Cromer head teacher receives good Ofsted report months after heart attack

Cromer Junior School celebrate their outstanding Ofsted report. Right, headteacher Steve Godson and

Cromer Junior School celebrate their outstanding Ofsted report. Right, headteacher Steve Godson and deputy head Whil de Neve.PHOTO: ANTONY KELLY - Credit: Archant

A head teacher is enjoying a second lease of life, eight months after a near fatal heart attack.

And Steve Godson's return to Cromer Junior has been boosted by the tonic of a good Ofsted report that flags some of the school's work as outstanding.

Mr Godson, 56, was taken ill while out cycling near his home, and says that without a helicopter airlift to hospital he would not be here today.

Now four stone lighter, and with a change of diet and more exercise, he is feeling 'as well as I have ever done'.

And he is thrilled about the glowing Ofsted report received by the 258-pupil school, which was steered by deputy Whil De Neve while he recovered.

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Mr Godson, who has been head for 12 years, was unaware of his heart problems until his cycling incident near his home last August.

'I used to ski and play rugby when I was younger, but had slipped into bad habits.

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'I was in the middle of nowhere when I felt unwell.

'I called my wife who was at home eight miles away and by the time she got there it was a 999 call – and a paramedic telling me I was having a heart attack.'

After having stents fitted to his arteries and 'lots of walking and sensible eating' to recuperate, Mr Godson is now back at work two days a week and aims to return full time in September.

'I have realised the things that are important to me. Returning to work is part of that but a second go at life has more to offer as well.'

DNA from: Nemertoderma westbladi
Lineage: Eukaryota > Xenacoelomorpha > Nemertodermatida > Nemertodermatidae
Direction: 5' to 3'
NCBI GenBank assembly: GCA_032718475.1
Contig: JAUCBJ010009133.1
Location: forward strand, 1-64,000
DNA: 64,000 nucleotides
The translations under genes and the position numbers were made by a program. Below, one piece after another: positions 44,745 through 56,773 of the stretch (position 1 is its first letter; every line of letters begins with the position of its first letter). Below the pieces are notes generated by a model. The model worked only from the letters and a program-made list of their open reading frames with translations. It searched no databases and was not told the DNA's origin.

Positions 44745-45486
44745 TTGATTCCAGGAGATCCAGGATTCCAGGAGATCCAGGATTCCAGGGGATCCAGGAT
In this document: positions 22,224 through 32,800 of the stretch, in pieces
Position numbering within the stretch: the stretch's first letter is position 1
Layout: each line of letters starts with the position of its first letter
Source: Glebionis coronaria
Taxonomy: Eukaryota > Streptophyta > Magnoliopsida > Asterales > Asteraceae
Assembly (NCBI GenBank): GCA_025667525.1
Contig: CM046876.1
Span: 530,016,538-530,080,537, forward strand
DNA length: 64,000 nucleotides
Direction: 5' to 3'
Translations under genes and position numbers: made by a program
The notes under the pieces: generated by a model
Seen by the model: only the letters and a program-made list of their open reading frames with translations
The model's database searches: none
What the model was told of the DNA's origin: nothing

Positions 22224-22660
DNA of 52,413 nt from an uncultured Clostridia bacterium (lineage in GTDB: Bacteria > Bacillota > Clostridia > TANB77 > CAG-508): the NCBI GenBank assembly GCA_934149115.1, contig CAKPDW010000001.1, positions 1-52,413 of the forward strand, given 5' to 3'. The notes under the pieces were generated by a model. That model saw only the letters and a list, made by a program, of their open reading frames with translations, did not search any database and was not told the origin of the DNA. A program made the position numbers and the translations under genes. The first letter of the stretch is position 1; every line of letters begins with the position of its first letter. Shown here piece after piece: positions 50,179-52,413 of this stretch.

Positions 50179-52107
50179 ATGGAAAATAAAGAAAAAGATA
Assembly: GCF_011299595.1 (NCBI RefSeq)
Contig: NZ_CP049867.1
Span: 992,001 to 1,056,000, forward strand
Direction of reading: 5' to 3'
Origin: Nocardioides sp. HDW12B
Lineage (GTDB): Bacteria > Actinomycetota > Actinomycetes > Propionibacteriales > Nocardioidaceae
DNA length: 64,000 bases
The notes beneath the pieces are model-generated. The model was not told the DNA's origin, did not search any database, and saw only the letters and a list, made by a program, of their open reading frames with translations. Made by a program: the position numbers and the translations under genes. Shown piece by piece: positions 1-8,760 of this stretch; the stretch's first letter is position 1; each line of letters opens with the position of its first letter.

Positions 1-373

He praised staff and pupils for their messages during his recovery and said he, friends and family will do a two-day cycle ride 150 miles across Norfolk in August to raise funds for the East Anglian Air Ambulance as a 'thank you'.

Mr Godson was pleased the Ofsted report showed the school was 'going from strength to strength' despite the challenges facing education.

Highlights included top 'outstanding' marks for pupil behaviour, some of the teaching, and the specialist resource base for autistic pupils.

Lessons were interesting and captured pupils' imagination and their attitudes to learning were exemplary.

Teachers gave good feedback through marking, and the school was well-led by managers and the governors chaired by John Simpson.

To become a top rated outstanding school it needed to promote maths skills in other subjects, grow the amount of outstanding teaching and turn extra help from pupil premium cash into attainment results.

Mr Godson said the school was based on 'lots of expectations, not lots of rules' and future development included engaging with all families to help their youngsters' progress.

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